Equals       Method       bool Equals(System.Object obj)
GetHashCode  Method       int GetHashCode()
GetType      Method       type GetType()
ToString     Method       string ToString()
Computername NoteProperty System.String Computername=WORKSTATION001
Make         NoteProperty System.String Make=HP EliteBook 8460p
Manufacturer NoteProperty System.String Manufacturer=Hewlett-Packard
MemoryGB     NoteProperty System.Int32 MemoryGB=4
OS           NoteProperty System.String OS=Microsoft Windows 7 Enterprise
Processes    NoteProperty System.Int32 Processes=107
Uptime       NoteProperty System.TimeSpan Uptime=15.03:30:47.3217513
As you can see now, each key has been added as a NoteProperty to the original blank PSObject. That's cool because now each and every piece of information inside that PSObject can be retrieved in a quick manner using Select-Object:

PS C:\> $my_inventory | select computername,uptime

Computername         Uptime
------------         ------
WORKSTATION001       15.03:38:02.6384875
Over the years Powershell has evolved more and more and starting with V3 in 2012 you can use the [PSCustomObject] shortcut. Using that new syntax will allow for creation of a PSObject right from the start, skipping the step of making a call to New-Object. Let's see an example:

$my_inventory = [PSCustomObject]@{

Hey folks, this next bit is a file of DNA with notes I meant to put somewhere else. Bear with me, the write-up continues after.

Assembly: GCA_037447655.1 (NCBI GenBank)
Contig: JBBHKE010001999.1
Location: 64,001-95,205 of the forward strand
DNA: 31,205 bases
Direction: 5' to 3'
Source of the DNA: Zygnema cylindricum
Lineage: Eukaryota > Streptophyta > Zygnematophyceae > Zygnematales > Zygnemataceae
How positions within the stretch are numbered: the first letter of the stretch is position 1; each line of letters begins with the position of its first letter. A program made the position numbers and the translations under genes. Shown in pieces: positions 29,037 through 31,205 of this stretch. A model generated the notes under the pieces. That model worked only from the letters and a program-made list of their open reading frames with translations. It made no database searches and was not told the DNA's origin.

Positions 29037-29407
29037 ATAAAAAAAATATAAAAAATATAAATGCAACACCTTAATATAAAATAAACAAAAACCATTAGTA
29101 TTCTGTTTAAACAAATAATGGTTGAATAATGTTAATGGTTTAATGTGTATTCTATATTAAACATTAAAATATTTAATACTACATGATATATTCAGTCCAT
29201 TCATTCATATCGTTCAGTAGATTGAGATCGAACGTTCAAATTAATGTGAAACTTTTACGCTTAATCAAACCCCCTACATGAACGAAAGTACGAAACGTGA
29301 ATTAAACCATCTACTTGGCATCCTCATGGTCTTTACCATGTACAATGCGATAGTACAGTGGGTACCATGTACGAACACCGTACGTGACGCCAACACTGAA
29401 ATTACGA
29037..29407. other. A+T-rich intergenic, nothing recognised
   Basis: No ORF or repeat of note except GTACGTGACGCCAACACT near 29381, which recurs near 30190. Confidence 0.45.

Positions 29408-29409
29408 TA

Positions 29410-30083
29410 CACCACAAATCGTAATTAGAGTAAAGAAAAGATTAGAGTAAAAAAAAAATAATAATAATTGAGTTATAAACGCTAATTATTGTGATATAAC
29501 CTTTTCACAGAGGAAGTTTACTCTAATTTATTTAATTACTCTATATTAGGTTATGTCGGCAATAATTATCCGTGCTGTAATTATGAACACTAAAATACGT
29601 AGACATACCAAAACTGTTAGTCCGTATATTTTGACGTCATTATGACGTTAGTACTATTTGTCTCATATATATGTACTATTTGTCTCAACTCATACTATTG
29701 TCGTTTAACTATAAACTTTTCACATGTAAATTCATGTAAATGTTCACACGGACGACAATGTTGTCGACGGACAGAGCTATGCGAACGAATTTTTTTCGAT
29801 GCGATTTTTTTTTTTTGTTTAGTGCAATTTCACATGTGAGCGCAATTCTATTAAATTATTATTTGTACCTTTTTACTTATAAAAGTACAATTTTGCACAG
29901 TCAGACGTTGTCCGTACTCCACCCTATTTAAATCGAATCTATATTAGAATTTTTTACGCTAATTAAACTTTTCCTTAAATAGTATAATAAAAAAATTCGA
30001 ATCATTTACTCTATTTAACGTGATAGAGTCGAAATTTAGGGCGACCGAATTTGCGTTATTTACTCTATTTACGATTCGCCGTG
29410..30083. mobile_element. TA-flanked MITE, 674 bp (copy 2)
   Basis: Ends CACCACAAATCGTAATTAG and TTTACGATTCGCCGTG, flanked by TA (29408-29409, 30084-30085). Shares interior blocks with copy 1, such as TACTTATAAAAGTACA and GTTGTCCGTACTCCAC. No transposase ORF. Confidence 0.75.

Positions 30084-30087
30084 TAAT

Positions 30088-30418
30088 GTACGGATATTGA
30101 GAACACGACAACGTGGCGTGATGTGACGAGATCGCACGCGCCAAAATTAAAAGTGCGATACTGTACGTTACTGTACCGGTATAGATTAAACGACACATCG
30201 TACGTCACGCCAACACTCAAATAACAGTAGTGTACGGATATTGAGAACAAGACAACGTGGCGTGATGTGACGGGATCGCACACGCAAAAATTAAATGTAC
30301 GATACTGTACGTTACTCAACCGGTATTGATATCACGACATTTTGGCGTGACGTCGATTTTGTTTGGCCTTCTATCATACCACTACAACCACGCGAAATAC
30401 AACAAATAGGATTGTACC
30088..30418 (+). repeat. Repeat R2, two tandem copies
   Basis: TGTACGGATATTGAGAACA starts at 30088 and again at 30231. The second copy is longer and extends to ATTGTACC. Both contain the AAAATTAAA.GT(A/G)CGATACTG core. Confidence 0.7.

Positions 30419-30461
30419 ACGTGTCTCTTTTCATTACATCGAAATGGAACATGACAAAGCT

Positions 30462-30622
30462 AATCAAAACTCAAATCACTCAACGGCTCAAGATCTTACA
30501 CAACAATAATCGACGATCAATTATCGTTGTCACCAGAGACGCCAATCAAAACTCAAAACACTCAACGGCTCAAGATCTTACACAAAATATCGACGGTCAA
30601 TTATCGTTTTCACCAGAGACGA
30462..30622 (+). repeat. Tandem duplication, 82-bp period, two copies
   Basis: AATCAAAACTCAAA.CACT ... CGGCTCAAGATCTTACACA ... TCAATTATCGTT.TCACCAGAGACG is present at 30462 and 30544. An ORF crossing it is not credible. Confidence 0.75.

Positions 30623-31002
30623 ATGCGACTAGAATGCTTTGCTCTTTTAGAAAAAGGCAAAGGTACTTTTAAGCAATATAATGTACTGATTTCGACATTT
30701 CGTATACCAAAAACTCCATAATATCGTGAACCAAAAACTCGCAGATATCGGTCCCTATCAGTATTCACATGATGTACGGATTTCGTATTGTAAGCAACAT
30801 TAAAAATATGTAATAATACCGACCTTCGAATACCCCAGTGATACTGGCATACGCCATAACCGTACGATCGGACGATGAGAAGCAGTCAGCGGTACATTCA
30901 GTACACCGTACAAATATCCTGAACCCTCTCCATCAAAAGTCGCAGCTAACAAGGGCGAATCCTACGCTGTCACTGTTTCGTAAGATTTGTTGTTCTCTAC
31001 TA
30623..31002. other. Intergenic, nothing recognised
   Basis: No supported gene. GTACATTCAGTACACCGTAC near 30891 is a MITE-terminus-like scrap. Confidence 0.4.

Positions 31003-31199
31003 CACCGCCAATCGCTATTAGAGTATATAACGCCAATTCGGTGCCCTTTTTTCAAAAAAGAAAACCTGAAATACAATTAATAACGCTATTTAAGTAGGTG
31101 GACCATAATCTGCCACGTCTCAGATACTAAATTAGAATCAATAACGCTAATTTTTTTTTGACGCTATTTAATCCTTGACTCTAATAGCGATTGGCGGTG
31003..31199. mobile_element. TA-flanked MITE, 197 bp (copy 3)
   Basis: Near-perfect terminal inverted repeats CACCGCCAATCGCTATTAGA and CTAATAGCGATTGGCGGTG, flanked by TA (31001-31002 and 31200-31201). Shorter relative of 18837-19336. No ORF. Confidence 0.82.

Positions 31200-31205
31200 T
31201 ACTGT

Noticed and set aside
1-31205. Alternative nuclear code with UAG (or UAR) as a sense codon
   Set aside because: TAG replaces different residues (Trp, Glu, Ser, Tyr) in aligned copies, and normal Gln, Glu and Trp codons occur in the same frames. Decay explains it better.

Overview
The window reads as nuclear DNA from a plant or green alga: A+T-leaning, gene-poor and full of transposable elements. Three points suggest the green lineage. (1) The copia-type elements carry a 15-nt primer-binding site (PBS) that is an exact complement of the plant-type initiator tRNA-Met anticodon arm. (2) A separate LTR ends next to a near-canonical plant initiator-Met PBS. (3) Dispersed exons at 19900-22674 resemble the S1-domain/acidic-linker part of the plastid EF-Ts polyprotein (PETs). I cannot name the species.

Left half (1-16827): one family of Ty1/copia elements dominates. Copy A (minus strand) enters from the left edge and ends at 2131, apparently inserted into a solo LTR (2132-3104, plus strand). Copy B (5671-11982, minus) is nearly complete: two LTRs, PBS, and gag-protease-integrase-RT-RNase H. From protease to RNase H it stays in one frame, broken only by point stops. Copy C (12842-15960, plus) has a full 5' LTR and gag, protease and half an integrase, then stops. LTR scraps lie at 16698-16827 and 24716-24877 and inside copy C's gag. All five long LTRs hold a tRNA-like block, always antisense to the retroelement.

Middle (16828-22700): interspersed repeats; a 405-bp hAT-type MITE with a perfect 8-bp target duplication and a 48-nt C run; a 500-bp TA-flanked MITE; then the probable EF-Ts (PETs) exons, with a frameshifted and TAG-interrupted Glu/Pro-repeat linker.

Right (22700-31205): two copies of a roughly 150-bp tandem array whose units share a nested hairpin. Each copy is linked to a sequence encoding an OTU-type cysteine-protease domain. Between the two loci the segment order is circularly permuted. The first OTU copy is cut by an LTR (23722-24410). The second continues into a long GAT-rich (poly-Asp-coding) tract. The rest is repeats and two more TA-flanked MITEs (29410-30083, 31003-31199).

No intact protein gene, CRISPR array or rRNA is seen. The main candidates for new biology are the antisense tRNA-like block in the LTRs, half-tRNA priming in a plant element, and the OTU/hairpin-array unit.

Computername = $(Get-wmiobject win32_operatingsystem).csname
 OS = $(Get-wmiobject win32_operatingsystem).caption
 Uptime = (get-date) - ([wmiclass]"").ConvertToDateTime((Get-wmiobject win32_operatingsystem).LastBootUpTime)
 Make = $(get-wmiobject win32_computersystem).model
 Manufacturer = $(get-wmiobject win32_computersystem).manufacturer
 MemoryGB = $(Get-WmiObject win32_computersystem).TotalPhysicalMemory/1GB -as [int]
 Processes = (Get-Process).Count
 }
The type of this PSObject stays exactly the same whether we use the older syntax (New-Object psobject -Property @{...) or the new syntax ([PSCustomObject]). On the other hand there is a remarkable difference in speed, which I am going to show you here because actions speak louder than words. If we take out the WMI queries (which are CPU intensive and could bias our test), we hardcode a fake value in a key, and use an appropriate unit of measure (ticks in this case) here's what we get:

'Ten runs for psobject + hashtable'
1..10 | % {
 measure-command -expression {